Lady Jane Grey, of the Tudor house, is to be married to a stranger.  And so is Gifford Dudley, son to the lord of the king.  The two are to produce an heir who will become the king of England. However, they are not fans of this arrangement.  There are rumors saying Gifford spends time with the ladies at night.  It is also said that the reason why Jane always has a book by her side is to hide her ugly face.  What sort of relationship is to develop if neither of them likes the other?  And, according to history, what does it matter, if the queen only has nine days to live?

At this point in the book when these most-talented authors rewrote history, the way it actually was, I was reminded of the song, “On the Dark Side” by John Cafferty.  Though the song title seems out of place in this context, the story is not dark.  However, the slipping into another reality is portrayed by the lyrics and is similar to the happenings in this novel.

This is one of the best books I have read in a while, and I rightfully give it a 10/10, for its originality, humor, and great character and plot development.  If you are looking for a funny, unique, fantastical and sweet novel, I would really recommend checking out My Lady Jane.

-Maya S., 9th Grade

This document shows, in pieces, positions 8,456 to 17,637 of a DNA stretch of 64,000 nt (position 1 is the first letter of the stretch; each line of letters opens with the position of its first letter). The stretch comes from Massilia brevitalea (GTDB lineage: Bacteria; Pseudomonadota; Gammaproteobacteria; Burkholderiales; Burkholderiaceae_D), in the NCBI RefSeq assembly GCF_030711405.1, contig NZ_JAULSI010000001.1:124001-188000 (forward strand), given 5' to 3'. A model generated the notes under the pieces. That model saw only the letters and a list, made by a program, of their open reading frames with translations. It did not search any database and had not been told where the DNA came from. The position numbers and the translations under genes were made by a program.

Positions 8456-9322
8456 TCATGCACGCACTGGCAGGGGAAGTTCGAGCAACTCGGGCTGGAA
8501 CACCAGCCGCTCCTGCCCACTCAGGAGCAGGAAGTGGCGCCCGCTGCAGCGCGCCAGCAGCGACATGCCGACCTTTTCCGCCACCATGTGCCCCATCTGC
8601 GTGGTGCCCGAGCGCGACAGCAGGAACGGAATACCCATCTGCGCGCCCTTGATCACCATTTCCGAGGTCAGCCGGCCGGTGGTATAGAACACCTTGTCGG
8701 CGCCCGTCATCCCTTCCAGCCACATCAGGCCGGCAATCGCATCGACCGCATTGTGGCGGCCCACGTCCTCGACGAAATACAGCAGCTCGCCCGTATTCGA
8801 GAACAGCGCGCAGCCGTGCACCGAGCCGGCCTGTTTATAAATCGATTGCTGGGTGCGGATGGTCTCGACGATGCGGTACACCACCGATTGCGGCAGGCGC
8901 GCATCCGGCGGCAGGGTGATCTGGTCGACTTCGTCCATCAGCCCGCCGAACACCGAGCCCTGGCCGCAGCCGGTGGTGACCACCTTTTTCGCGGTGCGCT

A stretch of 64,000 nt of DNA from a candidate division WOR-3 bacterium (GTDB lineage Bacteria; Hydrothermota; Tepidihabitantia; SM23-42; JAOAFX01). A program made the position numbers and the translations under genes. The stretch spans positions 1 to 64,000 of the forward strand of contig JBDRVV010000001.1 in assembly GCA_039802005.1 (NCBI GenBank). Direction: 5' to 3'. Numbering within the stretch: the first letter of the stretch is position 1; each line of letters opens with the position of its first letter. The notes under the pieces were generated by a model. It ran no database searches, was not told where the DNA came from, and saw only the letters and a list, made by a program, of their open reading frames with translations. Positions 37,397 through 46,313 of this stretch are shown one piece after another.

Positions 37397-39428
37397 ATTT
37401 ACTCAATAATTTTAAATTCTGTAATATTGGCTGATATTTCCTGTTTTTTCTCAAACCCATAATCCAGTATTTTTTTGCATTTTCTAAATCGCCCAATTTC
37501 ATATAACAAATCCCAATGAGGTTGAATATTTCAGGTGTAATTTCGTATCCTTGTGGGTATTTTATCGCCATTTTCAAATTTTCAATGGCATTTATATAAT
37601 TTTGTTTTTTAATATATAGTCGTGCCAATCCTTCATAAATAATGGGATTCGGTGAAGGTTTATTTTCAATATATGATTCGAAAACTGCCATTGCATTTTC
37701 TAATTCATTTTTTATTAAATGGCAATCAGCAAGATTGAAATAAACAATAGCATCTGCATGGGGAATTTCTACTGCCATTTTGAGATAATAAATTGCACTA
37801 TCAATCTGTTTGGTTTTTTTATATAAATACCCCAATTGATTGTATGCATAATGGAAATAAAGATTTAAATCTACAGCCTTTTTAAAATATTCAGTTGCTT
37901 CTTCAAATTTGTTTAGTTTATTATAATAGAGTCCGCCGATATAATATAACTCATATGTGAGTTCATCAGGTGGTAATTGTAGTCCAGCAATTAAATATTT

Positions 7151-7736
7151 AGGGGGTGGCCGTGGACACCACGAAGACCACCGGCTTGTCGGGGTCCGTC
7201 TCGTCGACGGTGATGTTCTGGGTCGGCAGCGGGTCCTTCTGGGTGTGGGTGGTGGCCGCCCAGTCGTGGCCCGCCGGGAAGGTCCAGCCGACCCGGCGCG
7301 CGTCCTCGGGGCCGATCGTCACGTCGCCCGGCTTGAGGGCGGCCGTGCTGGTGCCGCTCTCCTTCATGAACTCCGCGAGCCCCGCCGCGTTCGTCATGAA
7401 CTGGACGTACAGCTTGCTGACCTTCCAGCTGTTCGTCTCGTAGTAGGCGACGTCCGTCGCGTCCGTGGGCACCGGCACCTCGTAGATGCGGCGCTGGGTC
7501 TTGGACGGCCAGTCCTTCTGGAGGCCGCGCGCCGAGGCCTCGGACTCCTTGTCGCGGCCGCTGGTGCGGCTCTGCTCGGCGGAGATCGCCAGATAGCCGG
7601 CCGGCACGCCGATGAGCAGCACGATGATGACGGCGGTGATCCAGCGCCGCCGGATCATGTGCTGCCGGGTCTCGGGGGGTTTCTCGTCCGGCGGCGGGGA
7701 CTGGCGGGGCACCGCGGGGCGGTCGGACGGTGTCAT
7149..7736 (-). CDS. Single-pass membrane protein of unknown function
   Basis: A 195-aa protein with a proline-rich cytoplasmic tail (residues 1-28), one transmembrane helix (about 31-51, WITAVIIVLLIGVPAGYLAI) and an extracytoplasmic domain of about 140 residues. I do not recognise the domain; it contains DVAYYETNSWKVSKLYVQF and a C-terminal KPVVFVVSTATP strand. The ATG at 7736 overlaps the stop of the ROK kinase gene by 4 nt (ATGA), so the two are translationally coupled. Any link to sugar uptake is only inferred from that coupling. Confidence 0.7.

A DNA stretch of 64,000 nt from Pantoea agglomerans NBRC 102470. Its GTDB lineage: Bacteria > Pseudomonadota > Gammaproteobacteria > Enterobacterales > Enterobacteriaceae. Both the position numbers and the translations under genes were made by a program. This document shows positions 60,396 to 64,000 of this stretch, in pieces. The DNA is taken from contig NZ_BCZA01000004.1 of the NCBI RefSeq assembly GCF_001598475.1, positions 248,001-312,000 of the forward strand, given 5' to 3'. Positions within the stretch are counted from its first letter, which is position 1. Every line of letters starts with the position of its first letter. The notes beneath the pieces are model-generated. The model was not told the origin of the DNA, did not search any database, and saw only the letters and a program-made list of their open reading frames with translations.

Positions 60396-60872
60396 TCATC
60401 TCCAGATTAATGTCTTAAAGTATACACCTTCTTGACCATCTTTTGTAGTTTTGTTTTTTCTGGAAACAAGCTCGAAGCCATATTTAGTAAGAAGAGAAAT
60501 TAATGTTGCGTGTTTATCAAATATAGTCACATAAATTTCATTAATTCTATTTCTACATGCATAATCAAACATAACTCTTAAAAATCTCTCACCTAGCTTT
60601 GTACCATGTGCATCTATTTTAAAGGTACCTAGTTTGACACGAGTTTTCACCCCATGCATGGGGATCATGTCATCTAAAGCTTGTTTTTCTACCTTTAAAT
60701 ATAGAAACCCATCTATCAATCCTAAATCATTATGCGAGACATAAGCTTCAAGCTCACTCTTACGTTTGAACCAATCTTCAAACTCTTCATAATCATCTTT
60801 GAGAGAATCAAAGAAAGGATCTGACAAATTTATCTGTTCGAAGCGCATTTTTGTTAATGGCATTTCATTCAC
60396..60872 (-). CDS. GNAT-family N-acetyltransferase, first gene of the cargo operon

My Lady Jane is available for checkout from the Mission Viejo Library. It can also be downloaded from Overdrive

Six of Crows by Leigh Bardugo

sixofcrows_leighbardugoIn the dark, murky alleyways of the merchant town of Ketterdam, a story begins to unfold with a crazy team and a perilous heist.  And, it all starts out in one of the biggest gangs, the Dregs.  Kaz Brekker, a cripple and the head of the Barrel, the hangout of the Dregs, is back at it again.  He receives an offer from Van Eck, a powerful merchant, describing a mission to kidnap a certain scientist.  And, not being able to resist the pile of money, he starts to pick out his team.

First, there is Inej, a young woman who has been traded in trafficking but whose freedom has been purchased.  Now, she serves as The Wraith, a great climber and spy.  And, though she is the right-hand (wo)man to Kaz, there may be other reasons she is joining the mission.  Inej’s character reminds me of the song, “Selecter” from James Bond.  The whole mood and rhythm of the song matches Inej’s outlook to each task she is given.  Next, Jesper, is a trick-shooter who cannot seem resist a game of poker.  His back story is slowly revealed as the heist unfurled.  Then, Matthais and Nena, a pair with an unknown story, have to work together once again, even as memories emerge from their past.  And, last, the newest member to join the gang, and the most cultured of them all, is Wylan.